Why the sky is blue
Commonly, kids will ask, "why is the sky blue?" and not knowing the real answer, parents will answer something like "well it's the reflection off of the oceans" or "that's just the way it is". Little do these kids know, they are actually inquiring about physics.
In reality, beautiful blue skies are more then just a nice day or a pretty sight, it is actually only blue because that's the way the human eyes interpret it. When our eyes perceive colors, all they are actually doing is distinguishing different wave lengths of visible light when they strike our eye. It is possible for the wavelengths to be straight from a light source, like the sun, or reflected off of another object.
The Earth's atmosphere is made up of tiny gas particles that are much smaller then wavelengths. When light hits a gas molecule, some of that light gets absorbed. Because they have shorter wavelengths and much higher energies and higher frequencies, blues and violets tend to get absorbed into the particles before the lower frequency colors. The gas molecule then releases the light in the color of the wavelength that it absorbed.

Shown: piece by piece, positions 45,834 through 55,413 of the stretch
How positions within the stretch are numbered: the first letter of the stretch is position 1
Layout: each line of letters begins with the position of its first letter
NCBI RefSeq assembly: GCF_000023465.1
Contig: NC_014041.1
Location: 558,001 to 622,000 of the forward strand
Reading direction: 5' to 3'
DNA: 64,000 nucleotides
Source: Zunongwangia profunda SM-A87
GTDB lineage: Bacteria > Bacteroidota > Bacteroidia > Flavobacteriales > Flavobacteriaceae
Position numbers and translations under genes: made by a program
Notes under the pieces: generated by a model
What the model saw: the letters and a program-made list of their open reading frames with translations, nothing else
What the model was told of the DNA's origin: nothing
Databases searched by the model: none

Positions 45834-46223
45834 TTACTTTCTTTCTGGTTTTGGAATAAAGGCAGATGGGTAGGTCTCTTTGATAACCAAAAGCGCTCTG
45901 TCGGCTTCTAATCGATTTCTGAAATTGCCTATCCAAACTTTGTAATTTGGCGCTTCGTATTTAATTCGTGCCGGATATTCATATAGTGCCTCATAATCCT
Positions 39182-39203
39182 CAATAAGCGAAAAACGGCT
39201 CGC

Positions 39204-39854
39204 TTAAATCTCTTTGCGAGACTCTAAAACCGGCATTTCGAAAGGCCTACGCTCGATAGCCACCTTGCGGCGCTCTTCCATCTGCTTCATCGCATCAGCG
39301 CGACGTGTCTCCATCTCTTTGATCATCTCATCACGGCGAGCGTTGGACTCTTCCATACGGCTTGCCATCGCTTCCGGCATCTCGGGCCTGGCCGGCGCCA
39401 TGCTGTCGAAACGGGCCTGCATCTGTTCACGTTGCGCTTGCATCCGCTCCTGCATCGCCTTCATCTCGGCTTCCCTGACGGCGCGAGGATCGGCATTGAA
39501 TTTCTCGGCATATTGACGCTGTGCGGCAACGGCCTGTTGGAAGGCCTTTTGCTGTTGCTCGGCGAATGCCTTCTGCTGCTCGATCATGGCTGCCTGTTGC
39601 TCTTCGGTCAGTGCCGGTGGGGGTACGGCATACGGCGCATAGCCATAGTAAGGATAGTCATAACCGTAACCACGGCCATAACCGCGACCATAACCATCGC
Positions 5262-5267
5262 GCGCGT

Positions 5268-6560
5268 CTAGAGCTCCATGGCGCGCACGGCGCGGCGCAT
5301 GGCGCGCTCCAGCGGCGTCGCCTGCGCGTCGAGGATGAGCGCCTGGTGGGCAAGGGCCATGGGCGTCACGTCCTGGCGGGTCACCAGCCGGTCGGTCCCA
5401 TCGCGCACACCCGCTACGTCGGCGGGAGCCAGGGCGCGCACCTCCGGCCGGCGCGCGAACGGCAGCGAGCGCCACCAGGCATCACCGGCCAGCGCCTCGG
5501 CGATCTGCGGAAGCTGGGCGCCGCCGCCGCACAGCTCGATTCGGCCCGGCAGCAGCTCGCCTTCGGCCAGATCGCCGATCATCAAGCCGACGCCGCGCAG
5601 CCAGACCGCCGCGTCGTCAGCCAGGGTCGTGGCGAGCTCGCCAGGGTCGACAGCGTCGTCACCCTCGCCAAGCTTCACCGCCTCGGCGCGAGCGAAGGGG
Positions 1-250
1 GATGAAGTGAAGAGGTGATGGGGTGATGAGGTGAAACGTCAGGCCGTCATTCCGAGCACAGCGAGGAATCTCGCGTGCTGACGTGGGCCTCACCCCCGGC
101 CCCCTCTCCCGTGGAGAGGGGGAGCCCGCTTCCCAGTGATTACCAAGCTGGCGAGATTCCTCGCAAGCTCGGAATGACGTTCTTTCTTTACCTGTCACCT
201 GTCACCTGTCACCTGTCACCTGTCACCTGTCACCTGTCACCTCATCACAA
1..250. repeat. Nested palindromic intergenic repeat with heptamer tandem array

From there, you may ask yourself, "why doesn't the sky appear violet then?". This is because your eye's color interpreters called 'cones' average the wavelengths together so that eyes will only perceive one color. The eye interprets the sky as mainly blue and white light (or visible light from the sun) and therefore the sky is light blue.
Red sunsets are also explained by this phenomenon. Because when the sunsets, it gets further and further from the one who is viewing it, it takes longer wavelengths of visible light for the eye to see. Because the red side of the spectrum has much longer wavelengths, the eye perceives sunsets as red.